Knabenshue struggled. He failed to sell his passenger airship to the Navy but continued to promote dirigibles. He devised elaborate schemes for Zeppelin-like passenger airships—even passenger service to Hawaii. Finally, he went to work for the National Park Service, spearheading aviation projects (including the purchase of the service’s first airplane and autogyro). But as his health failed, he was practically exiled to White Sands, New Mexico. When he retired, he had to plead for a meager pension.
Baldwin died suddenly of a heart attack on May 17, 1923; he was buried with full honors at Arlington National Cemetery in Virginia.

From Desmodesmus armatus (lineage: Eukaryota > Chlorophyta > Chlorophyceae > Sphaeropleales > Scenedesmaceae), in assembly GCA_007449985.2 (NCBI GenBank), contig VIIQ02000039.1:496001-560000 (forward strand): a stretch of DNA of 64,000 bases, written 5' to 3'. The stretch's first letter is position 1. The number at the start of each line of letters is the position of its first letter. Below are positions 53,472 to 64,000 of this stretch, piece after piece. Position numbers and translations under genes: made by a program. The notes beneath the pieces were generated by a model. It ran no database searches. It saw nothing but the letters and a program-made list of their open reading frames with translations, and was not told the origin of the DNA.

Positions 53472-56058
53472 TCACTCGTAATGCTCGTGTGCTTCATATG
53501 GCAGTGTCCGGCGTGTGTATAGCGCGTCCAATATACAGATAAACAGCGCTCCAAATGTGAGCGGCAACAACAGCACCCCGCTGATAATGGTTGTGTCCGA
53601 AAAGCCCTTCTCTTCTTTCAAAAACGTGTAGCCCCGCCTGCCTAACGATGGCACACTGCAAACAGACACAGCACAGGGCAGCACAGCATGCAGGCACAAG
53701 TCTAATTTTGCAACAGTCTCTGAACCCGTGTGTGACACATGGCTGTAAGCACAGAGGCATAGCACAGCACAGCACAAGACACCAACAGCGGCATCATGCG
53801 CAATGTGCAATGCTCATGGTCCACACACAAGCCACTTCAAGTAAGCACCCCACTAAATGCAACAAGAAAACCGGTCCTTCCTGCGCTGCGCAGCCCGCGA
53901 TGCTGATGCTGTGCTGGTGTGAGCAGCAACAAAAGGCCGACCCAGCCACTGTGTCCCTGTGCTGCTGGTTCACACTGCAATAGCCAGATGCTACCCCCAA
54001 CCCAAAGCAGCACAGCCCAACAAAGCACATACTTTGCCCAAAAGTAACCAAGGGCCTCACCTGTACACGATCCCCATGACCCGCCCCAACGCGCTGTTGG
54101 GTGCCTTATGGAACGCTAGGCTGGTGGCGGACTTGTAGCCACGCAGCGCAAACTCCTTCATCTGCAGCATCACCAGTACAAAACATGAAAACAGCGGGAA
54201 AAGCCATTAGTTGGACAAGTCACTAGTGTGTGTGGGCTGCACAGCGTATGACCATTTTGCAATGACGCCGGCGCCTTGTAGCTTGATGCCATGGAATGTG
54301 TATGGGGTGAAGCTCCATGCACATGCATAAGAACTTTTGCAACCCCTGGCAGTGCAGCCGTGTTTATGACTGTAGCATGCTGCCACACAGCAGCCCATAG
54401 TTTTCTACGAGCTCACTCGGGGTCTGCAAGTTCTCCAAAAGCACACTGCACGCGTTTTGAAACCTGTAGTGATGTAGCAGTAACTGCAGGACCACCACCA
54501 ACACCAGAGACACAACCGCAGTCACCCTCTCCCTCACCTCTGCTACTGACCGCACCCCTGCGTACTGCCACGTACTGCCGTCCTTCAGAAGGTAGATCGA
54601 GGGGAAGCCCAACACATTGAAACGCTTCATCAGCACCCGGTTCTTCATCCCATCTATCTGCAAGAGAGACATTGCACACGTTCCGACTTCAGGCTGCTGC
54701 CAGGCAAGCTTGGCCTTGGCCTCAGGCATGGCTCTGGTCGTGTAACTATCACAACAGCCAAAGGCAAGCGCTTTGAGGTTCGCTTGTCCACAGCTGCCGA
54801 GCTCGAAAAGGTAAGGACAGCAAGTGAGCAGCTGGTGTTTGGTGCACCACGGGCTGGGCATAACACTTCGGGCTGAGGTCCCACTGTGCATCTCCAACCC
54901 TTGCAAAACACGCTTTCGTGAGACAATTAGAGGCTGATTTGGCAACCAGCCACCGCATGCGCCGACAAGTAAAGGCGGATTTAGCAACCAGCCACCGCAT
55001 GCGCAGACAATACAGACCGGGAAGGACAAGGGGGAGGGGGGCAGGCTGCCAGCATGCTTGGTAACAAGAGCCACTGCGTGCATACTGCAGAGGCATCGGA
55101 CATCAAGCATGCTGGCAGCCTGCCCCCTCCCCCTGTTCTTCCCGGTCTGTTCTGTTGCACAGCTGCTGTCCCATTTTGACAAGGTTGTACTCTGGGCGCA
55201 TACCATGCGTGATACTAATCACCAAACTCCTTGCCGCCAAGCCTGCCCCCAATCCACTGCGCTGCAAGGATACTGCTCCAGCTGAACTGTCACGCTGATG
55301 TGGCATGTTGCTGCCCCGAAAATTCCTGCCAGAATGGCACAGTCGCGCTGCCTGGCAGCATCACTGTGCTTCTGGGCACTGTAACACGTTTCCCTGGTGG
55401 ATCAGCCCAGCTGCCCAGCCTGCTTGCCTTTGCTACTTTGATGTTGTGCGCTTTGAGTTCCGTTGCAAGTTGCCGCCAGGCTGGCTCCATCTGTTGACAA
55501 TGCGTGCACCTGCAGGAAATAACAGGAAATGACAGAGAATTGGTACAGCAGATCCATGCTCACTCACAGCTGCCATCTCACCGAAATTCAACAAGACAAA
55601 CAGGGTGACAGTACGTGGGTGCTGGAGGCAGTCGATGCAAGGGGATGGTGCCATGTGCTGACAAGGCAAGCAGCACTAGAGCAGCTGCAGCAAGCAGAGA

Knabenshue faded away, living quietly with his wife in a trailer park outside Los Angeles. Every now and again, he’d resurface in the press, and once on national television. Ever the entrepreneur, he tried selling his story to Hollywood. He even tried to get back in the air, building a reproduction of one of his early ships. He was denied permission to fly. But Orville Wright remembered Knabenshue. On the 40th anniversary of the 1904 St. Louis flight, he sent Knabenshue a telegram saying, “Don’t you remember it, and doesn’t it give you a thrill when you think of it?” Knabenshue died in poverty on March 6, 1960.
Paul Glenshaw is director of the Discovery of Flight Foundation and co-producer of the 2009 documentary Barnstorming. His last article for Air & Space, “Inches to Go” (Dec. 2012/Jan. 2013), reported on a University of Maryland team’s effort to build and fly a human-powered helicopter.